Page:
Mathematical Modelling of Seismology and Earthquake Engineering

Sohichi Hirose hirose.s.aa@m.titech.ac.jp

(Japan)


S K Tomar

(India)


1. Professor, Tokyo Institute of Technology, Tokyo, Japan. Current research interests include ultrasonic non-destructive testing and evaluation, elastic wave analysis, computation mechanics and fracture mechanics.

2. Professor, Mathematics Department, Panjab University, Chandigarh, India. His current research interests include theoretical aspects of seismology, e.g. surface waves and reservoir induced seismicity etc.

Surface waves, Reflection, RIS, Lamb waves

One of the challenging problems in earth sciences is the prediction and engineering of earthquake phenomena. Understanding of wave propagation and preparation of earthquakes involve lot of scientific investigations ranging from theoretical to experimental data. Mathematical modelling is found to be one of the most viable and reliable tool to have greater and better understanding of seismic waves. In addition, the experimental data help a lot to know the trend and features of the actual phenomena. This symposium invites abstracts to integrate and disseminate the knowledge of scientists working in the area of seismic waves and earthquake engineering.


Scaling, Stochastic Processes, and Complex Networks

Daniel Schertzer Daniel.Schertzer@enpc.fr

(France)


Juergen Kurths (Germany)


1. Professor and Director of the Chair “Hydrology for Resilient Cities” at Ecole des Ponts ParisTech. AGU Lorenz lecturer and Fellow, EGU Richardson medalist, Paris City Silver medal.

2. Former Professor of Nonlinear Dynamics at Potsdam U., Head of Research Domain Transdisciplinary Concepts & Methods at Potsdam Institute for Climate Impact Research. APS Fellow and EGU Richardson medalist.

Scaling, stochastic, complex networks, (multi-) fractals

Geophysical fields display extreme variability over wide ranges of space and time scales due to nonlinear interactions between processes operating in this range of scales. This variability is a major obstacle to conventional approaches. This symposium is therefore focused on advanced nonlinear techniques with a special emphasis on scaling (e.g., multifractals), stochasticity and complex networks. It addresses applications to data analysis, as well as modelling of geophysical systems and phenomena.

Nonlinear Processes in Potential Field

Maurizio Fedi fedi@unina.it

(Italy)


V P Dimri

(India)


1. Prof. Fedi is a Full Professor of Applied Geophysics,

Università Federico II di Napoli, Italy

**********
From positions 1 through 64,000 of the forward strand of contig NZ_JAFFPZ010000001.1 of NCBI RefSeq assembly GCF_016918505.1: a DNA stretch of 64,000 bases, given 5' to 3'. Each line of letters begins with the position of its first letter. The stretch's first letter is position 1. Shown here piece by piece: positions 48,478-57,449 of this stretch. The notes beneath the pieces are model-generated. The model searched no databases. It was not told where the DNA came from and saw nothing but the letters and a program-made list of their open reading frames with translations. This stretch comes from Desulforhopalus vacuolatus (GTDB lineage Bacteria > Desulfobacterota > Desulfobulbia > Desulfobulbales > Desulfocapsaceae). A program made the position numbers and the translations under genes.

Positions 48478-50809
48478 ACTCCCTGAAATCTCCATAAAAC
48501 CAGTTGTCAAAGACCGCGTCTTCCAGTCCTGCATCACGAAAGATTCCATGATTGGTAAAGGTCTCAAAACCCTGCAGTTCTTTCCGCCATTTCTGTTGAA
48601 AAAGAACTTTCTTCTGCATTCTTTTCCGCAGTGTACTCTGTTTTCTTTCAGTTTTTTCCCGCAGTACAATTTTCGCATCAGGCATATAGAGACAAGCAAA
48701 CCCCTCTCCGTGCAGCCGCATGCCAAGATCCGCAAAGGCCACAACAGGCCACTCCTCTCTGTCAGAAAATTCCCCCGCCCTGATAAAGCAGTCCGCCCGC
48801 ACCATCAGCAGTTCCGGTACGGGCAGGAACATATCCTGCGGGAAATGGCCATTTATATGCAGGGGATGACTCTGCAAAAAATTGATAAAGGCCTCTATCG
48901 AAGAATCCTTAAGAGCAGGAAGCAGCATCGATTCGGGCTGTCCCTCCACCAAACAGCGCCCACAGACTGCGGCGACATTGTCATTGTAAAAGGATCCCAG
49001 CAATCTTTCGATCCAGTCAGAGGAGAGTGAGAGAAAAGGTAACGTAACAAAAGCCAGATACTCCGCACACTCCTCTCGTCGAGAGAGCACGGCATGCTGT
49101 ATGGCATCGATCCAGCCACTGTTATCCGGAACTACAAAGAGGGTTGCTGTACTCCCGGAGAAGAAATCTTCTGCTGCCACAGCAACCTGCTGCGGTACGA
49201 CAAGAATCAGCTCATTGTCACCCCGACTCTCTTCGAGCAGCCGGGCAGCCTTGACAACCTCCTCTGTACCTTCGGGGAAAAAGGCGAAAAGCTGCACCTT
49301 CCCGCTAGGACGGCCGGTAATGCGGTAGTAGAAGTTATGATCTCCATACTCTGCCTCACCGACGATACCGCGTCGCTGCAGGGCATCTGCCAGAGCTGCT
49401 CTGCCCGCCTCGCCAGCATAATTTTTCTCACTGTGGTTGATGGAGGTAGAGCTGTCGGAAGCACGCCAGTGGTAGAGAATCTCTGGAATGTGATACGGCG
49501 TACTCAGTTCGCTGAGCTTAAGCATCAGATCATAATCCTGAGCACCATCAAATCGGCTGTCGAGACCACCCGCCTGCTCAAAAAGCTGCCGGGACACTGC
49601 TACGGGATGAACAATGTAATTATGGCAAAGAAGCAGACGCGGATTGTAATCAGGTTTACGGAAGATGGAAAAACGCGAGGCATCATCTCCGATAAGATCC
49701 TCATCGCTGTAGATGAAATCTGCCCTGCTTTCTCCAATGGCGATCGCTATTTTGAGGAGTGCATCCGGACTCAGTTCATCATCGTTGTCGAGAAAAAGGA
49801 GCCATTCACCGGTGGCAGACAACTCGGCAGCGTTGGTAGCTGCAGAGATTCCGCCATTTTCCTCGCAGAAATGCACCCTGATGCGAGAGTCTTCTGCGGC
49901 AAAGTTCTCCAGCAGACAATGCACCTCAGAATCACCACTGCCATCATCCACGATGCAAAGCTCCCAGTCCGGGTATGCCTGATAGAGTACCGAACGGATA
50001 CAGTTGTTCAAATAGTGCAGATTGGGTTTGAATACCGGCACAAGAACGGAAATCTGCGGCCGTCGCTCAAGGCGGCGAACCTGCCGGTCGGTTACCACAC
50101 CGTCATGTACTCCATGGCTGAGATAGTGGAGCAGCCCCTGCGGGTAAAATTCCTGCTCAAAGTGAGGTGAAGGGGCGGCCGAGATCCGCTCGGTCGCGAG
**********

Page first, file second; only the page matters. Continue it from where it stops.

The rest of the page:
2. Prof. Dimri, Former Director NGRI and President IGC


During the last decade’s fractal analysis has become a popular tool in exploration geophysics, together with other techniques, such as Wavelet analysis, Multifractals analysis, Detrended fluctuation analysis and Magnetic transfer function entropy. The purpose of this symposium is to gather scientific researches related to nonlinear processes in potential fields and to show the utility of the related tools for analyzing potential fields. Nonlinearity, scaling and complexity of the Earth’s system are parts of relevant research in exploration geophysics and Well Logging, including, as examples, Grid preparation for magnetic and gravity data using fractal fields, Deep crust studies, Thermal characterization of the Crust, Signal processing and Image analysis of field data, Fractional Calculus, Modeling of nonlinear functions of the gravity and magnetic fields, Entropy-based modeling, Prediction of volcanic and seismological events.

Quantification and Modelling of Nonlinear Processes in Climate Change and Extreme Events


A. S. Sharma ssh@astro.umd.edu (USA)


R. K. Tiwari

(India)


Saumen Maiti

(India)


1. A. Surjalal Sharma is the director of Goddard Planetary Heliophysics Institute and teaches astrophysics at the University of Maryland. He is a past President of the AGU Nonlinear Geophysics Focus Group (2006 -2010) and Lorenz Lecturer (2009), a foreign fellow of IGU and K R Ramanathan Lecturer, and a fellow of American Physical Society.


2. Dr. R. K. Tiwari is a Raja Raman Fellow at CSIR-NGRI, Hyderabad

3. Saumen Maiti is the Assistant Professor, at Department of Applied Geophysics, Indian Institute of Technology (Indian School of Mines), Dhanbad, India and teaches Inverse Theory, Bayesian Machine Learning and Artificial Neural Networks to Applied Geophysics. He is a recipient of Krishnan Gold Medal Award by Indian Geophysical Union (IGU) in the year of 2013 and a life member of Indian Geophysical Union (IGU), Hyderabad, India. His research interest includes, Inverse theory, Artificial Intelligence, Bayesian Probabilistic Machine Learning Theory, Artificial Neural Networks, Non-linear/Non-stationary Data Analysis in Geosciences.

Climate Change, Extreme Weather and Climate, Complex Systems, Predictability, Probabilistic Modelling and Risk Assessment

The ubiquity of extreme events in recent years highlights the need for the quantification of their characteristic features, such as their occurrence probabilities and intensities, which are essential for societal response in prevention and resilience. The inter-relationship between climate change and climate extremes is an essential element in their modelling and prediction and a framework for a comprehensive analysis is needed. The complex systems framework, in which a large number of components of a system interact nonlinearly to yield complex behaviour, such as emergence, is well suited for such analyses. The data-driven modelling and prediction of nonlinear dynamical systems based on extensive data (Big Data) have provided many new insights and forecasting tools in many disciplines, including weather, space weather, climate change. These techniques are machine learning systems based on the dynamical systems theory and provide new directions in harnessing the data revolution and artificial intelligence. The key aspects of these approaches are the modelling, and prediction from the inherent features in the observational data, independent of modelling assumptions, and dynamic uncertainty quantification with event probabilities or likelihoods. The symposium will address these aspects in the extreme events, such as earthquakes, floods, droughts, hurricanes, tornadoes, and space storms and their variability. The complex systems with Bayesian machine intelligenceframework provide an approach for integrating the analysis of the extreme events, natural hazard and their variability, impacts of geological processes/ feed-back mechanism/ inter-relationship to climate change. The quantification of non-linear processes and their characteristics are the key features of these phenomena and highlighted as the central theme of the symposium.